Public health is a full circle

The Gillings School’s vice dean believes that public health is more than just a profession — it’s a lifelong commitment.

Public health is actually giving people tools to be able to care for themselves and their families


Taya Jackson Scott, EdD, has taken many paths in a career that led her to the Gillings School, and each part of the journey has been driven by a deeply rooted commitment to family and community.

“It’s critical for me,” she said. “I don’t do things for other people that I wouldn’t also do for my family.”

Experiences with her neighborhood, her church, her mother and her grandfather — who lived to age 101 — have instilled her with a curiosity to understand the intricacies of community health, especially in Black communities. What makes them resilient? What inequities do they face, and how can they be resolved?

Outreach has been at the heart of Jackson Scott’s roles. On the advice of her mother, she has endeavored not to do things by halves. She has worked in finance, organizational strategy, career development, marketing and administration to understand how all of these aspects work together to affect cultural change in higher education and health care.

Many of her outreach efforts have come in partnership with her family. To contribute to workforce development, she and her husband co-founded the GIA Community Development Corporation — a nonprofit organization that connects youth to skill and career-building opportunities. Jackson Scott also works with her sister, Karen Scott, MD, in the mentorship of women in traditionally underrepresented communities, connecting them with educational opportunities needed to build skills, cultivate self-awareness and shape future careers.

Her belief that education is the great equalizer has now brought her to the Gillings School, where she uses business modeling and operational excellence strategies as part of a collective effort to advance public health initiatives. Jackson Scott embraces public health 3.0 — a modern concept of public health infrastructure that takes a holistic view on the aspects of a community that contribute to overall health and well-being.

“You can tell a person how to eat right or what they need to do for their health. But they may be hungry, or they may not have a job,” she explained. “Solving that bigger-picture challenge is one of the great things about some of the public health programs that I’ve seen.”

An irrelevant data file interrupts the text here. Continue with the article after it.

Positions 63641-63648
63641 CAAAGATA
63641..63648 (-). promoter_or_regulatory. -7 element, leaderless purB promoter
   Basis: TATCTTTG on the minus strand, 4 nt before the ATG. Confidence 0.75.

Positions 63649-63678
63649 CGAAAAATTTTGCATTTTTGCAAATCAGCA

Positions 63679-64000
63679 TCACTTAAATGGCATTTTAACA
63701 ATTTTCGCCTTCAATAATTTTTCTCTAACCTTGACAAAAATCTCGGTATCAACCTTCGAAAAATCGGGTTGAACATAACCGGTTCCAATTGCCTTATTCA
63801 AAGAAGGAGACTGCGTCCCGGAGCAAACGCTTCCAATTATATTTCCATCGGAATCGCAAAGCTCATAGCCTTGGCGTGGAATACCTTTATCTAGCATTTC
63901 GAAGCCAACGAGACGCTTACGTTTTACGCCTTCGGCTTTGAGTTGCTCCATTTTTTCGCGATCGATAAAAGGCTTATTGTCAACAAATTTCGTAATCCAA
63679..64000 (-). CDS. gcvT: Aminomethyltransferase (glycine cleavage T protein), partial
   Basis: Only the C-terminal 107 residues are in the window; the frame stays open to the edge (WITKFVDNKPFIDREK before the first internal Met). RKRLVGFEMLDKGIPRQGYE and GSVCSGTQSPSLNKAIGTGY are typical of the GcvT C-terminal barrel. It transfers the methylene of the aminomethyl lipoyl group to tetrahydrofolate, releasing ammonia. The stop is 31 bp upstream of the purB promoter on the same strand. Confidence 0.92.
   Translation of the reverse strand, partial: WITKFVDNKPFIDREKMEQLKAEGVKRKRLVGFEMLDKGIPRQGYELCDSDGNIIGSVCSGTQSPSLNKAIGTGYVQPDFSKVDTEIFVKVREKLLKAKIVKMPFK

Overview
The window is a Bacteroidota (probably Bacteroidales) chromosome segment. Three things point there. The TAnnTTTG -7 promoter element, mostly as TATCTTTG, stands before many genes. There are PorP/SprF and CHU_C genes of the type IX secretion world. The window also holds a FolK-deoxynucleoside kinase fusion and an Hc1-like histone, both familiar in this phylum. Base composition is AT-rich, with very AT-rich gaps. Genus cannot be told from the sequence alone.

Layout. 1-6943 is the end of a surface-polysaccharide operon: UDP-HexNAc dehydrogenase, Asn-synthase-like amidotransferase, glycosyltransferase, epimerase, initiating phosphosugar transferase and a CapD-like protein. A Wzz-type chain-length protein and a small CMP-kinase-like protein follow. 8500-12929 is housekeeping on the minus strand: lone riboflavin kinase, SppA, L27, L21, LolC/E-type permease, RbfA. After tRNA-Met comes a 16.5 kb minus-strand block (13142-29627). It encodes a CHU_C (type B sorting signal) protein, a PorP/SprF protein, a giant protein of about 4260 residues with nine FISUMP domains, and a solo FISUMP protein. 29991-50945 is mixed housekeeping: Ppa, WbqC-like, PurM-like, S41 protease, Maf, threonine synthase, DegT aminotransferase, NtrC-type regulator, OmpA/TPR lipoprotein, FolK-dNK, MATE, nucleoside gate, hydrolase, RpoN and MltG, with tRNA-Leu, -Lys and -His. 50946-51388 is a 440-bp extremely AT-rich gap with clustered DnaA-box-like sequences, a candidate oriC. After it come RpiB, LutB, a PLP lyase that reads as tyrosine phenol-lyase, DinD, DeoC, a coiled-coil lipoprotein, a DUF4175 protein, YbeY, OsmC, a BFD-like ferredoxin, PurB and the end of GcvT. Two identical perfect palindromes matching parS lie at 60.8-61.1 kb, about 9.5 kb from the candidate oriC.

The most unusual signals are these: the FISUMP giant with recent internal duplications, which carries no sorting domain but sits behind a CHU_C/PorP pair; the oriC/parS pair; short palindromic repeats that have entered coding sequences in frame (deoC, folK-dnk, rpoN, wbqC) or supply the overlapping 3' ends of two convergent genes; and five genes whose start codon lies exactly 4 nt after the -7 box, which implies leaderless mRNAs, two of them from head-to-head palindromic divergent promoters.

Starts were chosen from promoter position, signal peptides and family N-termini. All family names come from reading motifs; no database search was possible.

Since coming to Gillings, she has drawn inspiration every day from the work of students, faculty and staff and how it touches the lives of those affected by health inequities.

“Public health is really that full circle,” she says. “It’s not just what we say: ‘from global to local.’ It’s actually giving people tools to be able to care for themselves and their families.”


Facilities team makes Gillings campus safe

For nearly two decades, Facilities Manager Brent Wishart has been a major influence in the Gillings School’s growth — literally.

Every day provides an opportunity to help ensure important research and learning is advanced at the School.


From overseeing small and large renovation and construction projects, to facilitating the move of more than 200 faculty and staff to new offices, to dealing with daily facilities issues like events planning and parking logistics, to implementing COVID-19 safety measures, Wishart’s work spans all departments of the School.

“The best part of working at Gillings is the great people who work as a team. No matter your department or whether you’re faculty, staff or student, we’re all working toward the same goal of creating a thriving environment for learning,” says Wishart, who began working at the School’s facilities office in 2002. “I have a great facilities group that makes the School inviting, and we are lucky to have a part to play in facilitating so many of the achievements that come out of the Gillings School.” 

While growing up in Lumberton, N.C., Wishart often came to Chapel Hill for football and basketball games. Working on campus now, he enjoys the excitement of each new semester and the constant opportunity to work with new people on projects and events — whether it’s a student career fair or a food truck rodeo to celebrate the last day of class.

“There is no such thing as a typical day,” Wishart says. “Every day provides an opportunity to help ensure important research and learning is advanced at the School.”

With that in mind, Wishart and his team, which includes Facilities Coordinator Julie McManus and Facilities Assistant David King, execute facility changes — for example, dealing with scheduling challenges posed by a $10-million lab upgrade or implementing noise and dust abatement strategies due to an auditorium renovation — in a way that prioritizes the School’s learning and research missions. “These types of facility issues intersect with busy classrooms, student study needs, research and work spaces,” Wishart says, “so we use planning and project management to help connect all of these parts so that our operations can run as smoothly as possible.”

In recognition of his work, Wishart received the School’s Staff Excellence Award in 2008, with colleagues praising his helpfulness, calm demeanor and good humor. In addition to his full-time job, Wishart recently earned a master’s degree in project management. His thesis project: writing a manual for project management at the Gillings School.

“Brent is our resident superhero. He quietly handles a huge array of facilities issues, including many that are stressful for those involved, and I have yet to see him respond with anything other than calm efficiency and a dry wit,” McManus says. “Taking care of the Gillings campus, its students, faculty and staff comes very naturally to him — and he inspires it in others as well.”